Kenyan authorities shut down television and radio stations on Tuesday as supporters of opposition leader Raila Odinga watched him take a symbolic presidential oath on the Bible in a Nairobi park in a direct challenge to President Uhuru Kenyatta.
Odinga’s supporters insist that he, not Kenyatta, is Kenya’s legitimate leader, and that Kenyatta’s election was neither free nor fair.
Kenyatta’s election victory in August was annulled by the Supreme Court over irregularities, but he then won a re-run, which Odinga boycotted over a failure to revamp the electoral commission, and was sworn in for a second term in November.
“I, Raila Omolo Odinga, do swear that I will protect the nation as people’s president, so help me God,” Odinga said to the cheers of more than 10,000 people in Uhuru Park, near Nairobi’s main business district.
The attorney-general had warned that Odinga could be charged with treason if the event went ahead – an offence that can carry the death penalty.
As people assembled, authorities had begun to force independent television and radio stations reporting on the gathering off air, several outlets said – the most widespread censorship for a decade.
“We have an illegitimate government which is pretending to be in power,” Odinga told a local broadcaster by phone in an interview that was streamed online. “Whenever there is a crisis, there is also an opportunity. This is an opportunity to bring the country together.”
Odinga refused to be drawn on his plans for after his symbolic inauguration, repeatedly telling the interviewer, “Hold your horses” and “We’ll see”.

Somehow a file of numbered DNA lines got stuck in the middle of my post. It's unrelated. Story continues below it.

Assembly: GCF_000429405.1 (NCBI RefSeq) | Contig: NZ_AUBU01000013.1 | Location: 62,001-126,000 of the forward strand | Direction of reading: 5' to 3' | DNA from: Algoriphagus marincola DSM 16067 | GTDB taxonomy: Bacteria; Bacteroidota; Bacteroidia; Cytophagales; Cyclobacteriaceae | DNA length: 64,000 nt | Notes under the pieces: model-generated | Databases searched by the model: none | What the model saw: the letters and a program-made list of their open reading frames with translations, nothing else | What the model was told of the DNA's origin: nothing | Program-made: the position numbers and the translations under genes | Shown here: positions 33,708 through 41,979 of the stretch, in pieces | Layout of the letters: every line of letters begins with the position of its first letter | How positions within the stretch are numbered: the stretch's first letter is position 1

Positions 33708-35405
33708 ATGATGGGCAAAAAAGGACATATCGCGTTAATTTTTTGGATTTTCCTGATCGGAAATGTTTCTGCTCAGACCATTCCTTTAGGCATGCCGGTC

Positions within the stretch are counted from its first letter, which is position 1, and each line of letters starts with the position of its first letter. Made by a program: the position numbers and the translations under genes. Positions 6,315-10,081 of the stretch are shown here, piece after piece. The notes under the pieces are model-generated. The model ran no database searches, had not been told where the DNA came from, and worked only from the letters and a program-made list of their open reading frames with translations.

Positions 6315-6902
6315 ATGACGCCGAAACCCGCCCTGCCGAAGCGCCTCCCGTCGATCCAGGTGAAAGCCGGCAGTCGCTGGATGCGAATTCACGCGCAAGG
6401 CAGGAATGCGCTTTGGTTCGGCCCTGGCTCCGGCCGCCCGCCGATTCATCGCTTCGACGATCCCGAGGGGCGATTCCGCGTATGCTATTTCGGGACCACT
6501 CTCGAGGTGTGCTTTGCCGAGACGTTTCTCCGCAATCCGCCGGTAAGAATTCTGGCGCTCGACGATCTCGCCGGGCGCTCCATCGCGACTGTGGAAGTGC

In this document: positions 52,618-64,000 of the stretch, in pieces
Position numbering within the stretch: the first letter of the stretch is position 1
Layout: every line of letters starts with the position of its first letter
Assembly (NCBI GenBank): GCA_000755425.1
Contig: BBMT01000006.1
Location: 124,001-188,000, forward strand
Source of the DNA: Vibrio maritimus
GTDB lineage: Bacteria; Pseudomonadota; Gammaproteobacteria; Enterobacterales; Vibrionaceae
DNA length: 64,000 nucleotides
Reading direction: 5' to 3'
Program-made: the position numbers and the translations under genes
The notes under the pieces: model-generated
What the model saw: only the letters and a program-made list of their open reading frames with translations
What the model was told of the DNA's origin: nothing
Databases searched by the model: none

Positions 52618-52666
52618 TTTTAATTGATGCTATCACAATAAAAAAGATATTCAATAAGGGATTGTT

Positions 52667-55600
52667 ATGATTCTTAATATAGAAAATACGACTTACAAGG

Many of the protesters were chanting pro-Odinga slogans, waving tree branches and blowing horns and whistles.
“Odinga is the one we recognise as the president and that is why we are swearing him in,” said hairdresser Benta Akinyi, 32.
Many of those at the rally had come from the capital’s slums. Odinga has strong support there, and in the west and along the coast, areas where people have long felt ignored by central government and shut out of political patronage networks.
“This is a lose-lose situation for both Kenyatta and Odinga and it was an entirely preventable crisis. It’s not clear where Odinga goes next from here,” said Murithi Mutiga, a senior analyst for the International Crisis Group.
“Kenyatta as well – by resisting all attempts at dialogue, he has put himself in a position where he will continue to struggle to be seen as the president of all Kenyans.”
Although the police had said they would prevent any illegal assembly, there were no uniformed police in the park and no anti-riot officers or vehicles were visible. On the edge of the crowd, a single tear gas canister was fired.
Nearly 100 people were killed over the prolonged election period, mostly in clashes between Odinga supporters and police.
The local radio station Capital FM reported that Odinga’s supporters had been granted permission to use the park, but police and government spokespeople could not be reached for comment.
“We intend to hold a peaceful event,” Odinga’s NASA alliance said in a statement late on Monday.
“We nonetheless wish to put the (ruling party) Jubilee administration on notice that we will accomplish our mission, come hell or high water. We advise our supporters to come prepared to stay until our mission is accomplished.”
By 10:20 a.m. (0720 GMT), a number of independently owned media outlets including Citizen radio and television, NTV and KTN said that authorities had forced them off air.
“The Communications Authority of Kenya has switched off Citizen Television and Radio in most parts of the country over the coverage of the NASA ‘swearing-in’ plan,” Citizen said on its website.
A Communications Authority spokeswoman said it would comment later.
On Monday, Linus Kaikai, chairman of the Kenya Editors’ Guild, said editors had been warned by the authorities that they could be shut down if they covered the event.